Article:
Winter Weather Impact at Iris January 19 2017
As the thaw continues here in the Southern Willamette Valley, we here at Iris would like to share some winter scenes and news from our vineyard.
The ice storm in mid-December left us with many trees and limbs to remove from our roadway. Thanks to our hardworking vineyard staff, we were able to open the road and tasting room quickly following. Our crew is continuing to make repairs to the deer fence surrounding the fields. It saw much damage from fallen trees and limbs. The vineyard itself weathered the ice storm without problem. The unpruned vines did not break under the weight of the ice as they are well supported by our high- tensile trellis. The trellis is designed to carry a heavy load. It must support the vines’ canopy of leaves in the summer breezes as well as the weight of multiple tons per acre of grapes.
We experienced some lower than average temperatures in the past week. The Chardonnay, Pinot Noir, and Pinot Gris vines we farm are dormant for the winter season. While dormant, they are not damaged by cold until temperatures fall below 5 degrees. We believe that we are safe thus far. In the next week, our vineyard manager will spend time in the field, dissecting dormant buds to double check that they are alive and ready for the 2017 vintage. If we discover some spotty damage, we will adjust our pruning strategy to compensate.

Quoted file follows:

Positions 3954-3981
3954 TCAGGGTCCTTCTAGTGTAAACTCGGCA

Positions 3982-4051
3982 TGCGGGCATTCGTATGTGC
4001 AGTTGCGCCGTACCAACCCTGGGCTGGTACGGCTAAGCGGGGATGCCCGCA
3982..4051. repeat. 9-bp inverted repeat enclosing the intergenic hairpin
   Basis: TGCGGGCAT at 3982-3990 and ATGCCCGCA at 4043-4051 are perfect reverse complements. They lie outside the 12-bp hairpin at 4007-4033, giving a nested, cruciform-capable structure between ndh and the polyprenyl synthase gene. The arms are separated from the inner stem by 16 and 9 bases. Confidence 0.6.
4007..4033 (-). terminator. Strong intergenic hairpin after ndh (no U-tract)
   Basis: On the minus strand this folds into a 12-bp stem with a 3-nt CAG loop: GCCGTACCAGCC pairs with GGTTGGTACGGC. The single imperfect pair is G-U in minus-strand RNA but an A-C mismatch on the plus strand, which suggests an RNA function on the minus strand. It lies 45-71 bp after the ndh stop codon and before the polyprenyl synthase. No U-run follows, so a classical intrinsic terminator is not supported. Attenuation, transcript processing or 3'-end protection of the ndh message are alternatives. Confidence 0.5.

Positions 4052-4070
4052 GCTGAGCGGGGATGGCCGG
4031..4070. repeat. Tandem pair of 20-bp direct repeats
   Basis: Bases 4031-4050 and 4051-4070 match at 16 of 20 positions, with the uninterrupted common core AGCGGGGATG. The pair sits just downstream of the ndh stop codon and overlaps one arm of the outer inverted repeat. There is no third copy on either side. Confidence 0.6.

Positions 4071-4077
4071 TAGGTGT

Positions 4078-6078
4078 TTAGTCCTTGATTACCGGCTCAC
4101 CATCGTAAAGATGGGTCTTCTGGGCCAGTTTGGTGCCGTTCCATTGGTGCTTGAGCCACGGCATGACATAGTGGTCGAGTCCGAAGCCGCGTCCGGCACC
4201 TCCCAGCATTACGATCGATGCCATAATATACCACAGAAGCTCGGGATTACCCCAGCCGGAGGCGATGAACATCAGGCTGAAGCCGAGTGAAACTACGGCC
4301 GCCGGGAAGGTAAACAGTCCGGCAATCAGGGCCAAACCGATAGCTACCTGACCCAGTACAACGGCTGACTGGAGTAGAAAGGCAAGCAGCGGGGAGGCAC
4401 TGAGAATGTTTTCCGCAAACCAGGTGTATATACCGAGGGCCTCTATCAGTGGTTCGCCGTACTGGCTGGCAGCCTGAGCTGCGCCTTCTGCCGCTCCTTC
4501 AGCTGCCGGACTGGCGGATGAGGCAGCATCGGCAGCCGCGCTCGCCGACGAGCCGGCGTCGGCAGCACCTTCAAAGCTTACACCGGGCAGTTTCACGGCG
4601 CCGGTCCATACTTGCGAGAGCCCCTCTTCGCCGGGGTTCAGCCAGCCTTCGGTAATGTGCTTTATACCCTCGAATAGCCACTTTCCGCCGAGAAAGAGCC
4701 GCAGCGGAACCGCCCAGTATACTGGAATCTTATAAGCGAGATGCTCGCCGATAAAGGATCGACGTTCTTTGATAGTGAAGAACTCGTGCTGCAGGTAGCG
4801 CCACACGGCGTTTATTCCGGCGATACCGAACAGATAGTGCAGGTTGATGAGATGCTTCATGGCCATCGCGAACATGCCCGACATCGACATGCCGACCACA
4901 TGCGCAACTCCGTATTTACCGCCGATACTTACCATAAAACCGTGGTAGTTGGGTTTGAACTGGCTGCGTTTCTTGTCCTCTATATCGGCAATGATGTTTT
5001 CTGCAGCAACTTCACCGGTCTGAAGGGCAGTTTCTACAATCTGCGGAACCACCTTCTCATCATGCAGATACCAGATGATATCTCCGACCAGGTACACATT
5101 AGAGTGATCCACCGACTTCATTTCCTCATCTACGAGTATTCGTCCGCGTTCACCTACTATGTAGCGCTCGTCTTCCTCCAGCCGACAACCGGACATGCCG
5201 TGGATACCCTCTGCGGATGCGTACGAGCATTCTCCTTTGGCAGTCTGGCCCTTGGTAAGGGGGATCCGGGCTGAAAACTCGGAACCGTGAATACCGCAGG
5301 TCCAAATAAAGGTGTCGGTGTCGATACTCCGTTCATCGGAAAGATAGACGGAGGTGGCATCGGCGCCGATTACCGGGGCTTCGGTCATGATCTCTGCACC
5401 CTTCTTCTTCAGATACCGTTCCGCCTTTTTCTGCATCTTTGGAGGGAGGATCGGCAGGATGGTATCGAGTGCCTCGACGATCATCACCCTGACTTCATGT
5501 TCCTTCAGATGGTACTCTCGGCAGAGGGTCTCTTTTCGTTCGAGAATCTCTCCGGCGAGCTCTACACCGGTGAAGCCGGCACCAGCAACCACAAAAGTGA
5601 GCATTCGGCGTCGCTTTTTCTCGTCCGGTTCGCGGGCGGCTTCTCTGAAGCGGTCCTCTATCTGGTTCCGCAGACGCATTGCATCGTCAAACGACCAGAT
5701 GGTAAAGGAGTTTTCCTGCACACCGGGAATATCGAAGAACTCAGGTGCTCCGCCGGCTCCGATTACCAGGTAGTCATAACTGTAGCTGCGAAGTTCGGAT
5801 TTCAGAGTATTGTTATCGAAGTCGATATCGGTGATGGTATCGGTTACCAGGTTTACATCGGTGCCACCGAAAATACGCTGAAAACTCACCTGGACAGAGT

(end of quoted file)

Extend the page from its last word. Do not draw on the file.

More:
Our vineyard crew is getting started pruning the vineyard. We will be working on this important and labor intensive job until March. Stay tuned for more.
Thank you to our patient tasting room customers for your understanding as we have been forced to close a number of days recently. The roads out to the vineyard and our driveway had been unsafe for our staff and customers to make it out to Lorane, but we are happy that safe access has been restored. We all are keeping our fingers crossed that this Oregon rain continues to fall in liquid form!
Riddling Sparkling Rose' January 10 2017
We have a very special upcoming release at Iris: Sparkling Rose’! In order to bring this limited-edition release to you, this wine is currently in the riddling stage of sparkling winemaking.
Over the course of the riddling stage, the dead yeast cells and other sediment formed as a by-product from the fermentation stage collects in the neck of each bottle. The goal is to achieve a crystal-clear wine. Not only does the riddling process remove the sediment from the wine, but it also helps create its unique texture and complex bouquet. The longer the wine sits in the riddling stage, the more complex and bubbly it becomes.What is riddling? Riddling is an age-old technique that involves rotating tilted bottles to remove sediment created from the fermentation stage. During this stage, the bottles are placed on a riddling rack with their necks down and gradually rotated in 1/8 to ¼ turn increments, both clockwise and counterclockwise. The average riddling process consists of about 25 turns over 4-6 weeks while the steepness of each inverted bottle increases from 45 degrees to 60.
After the riddling process, the sediment must be disgorged from the bottles. To do this, each bottle is placed in a sub-zero solution for a few minutes to form an ice plug made of the sediment deposits in the neck. The cap is then removed and the pressure within the bottle shoots out the ice plug with the frozen sediment trapped inside it.
Stay tued for the release date of this very special varietal (an Iris first!), and follow its process on our social media channels!
Eye on Iris February 16 2015
We'd like to introduce our new video blog series, "Eye on Iris." Arpad Walker, our vineyard manager, will provide periodic updates and information on our vineyard. We hope you enjoy!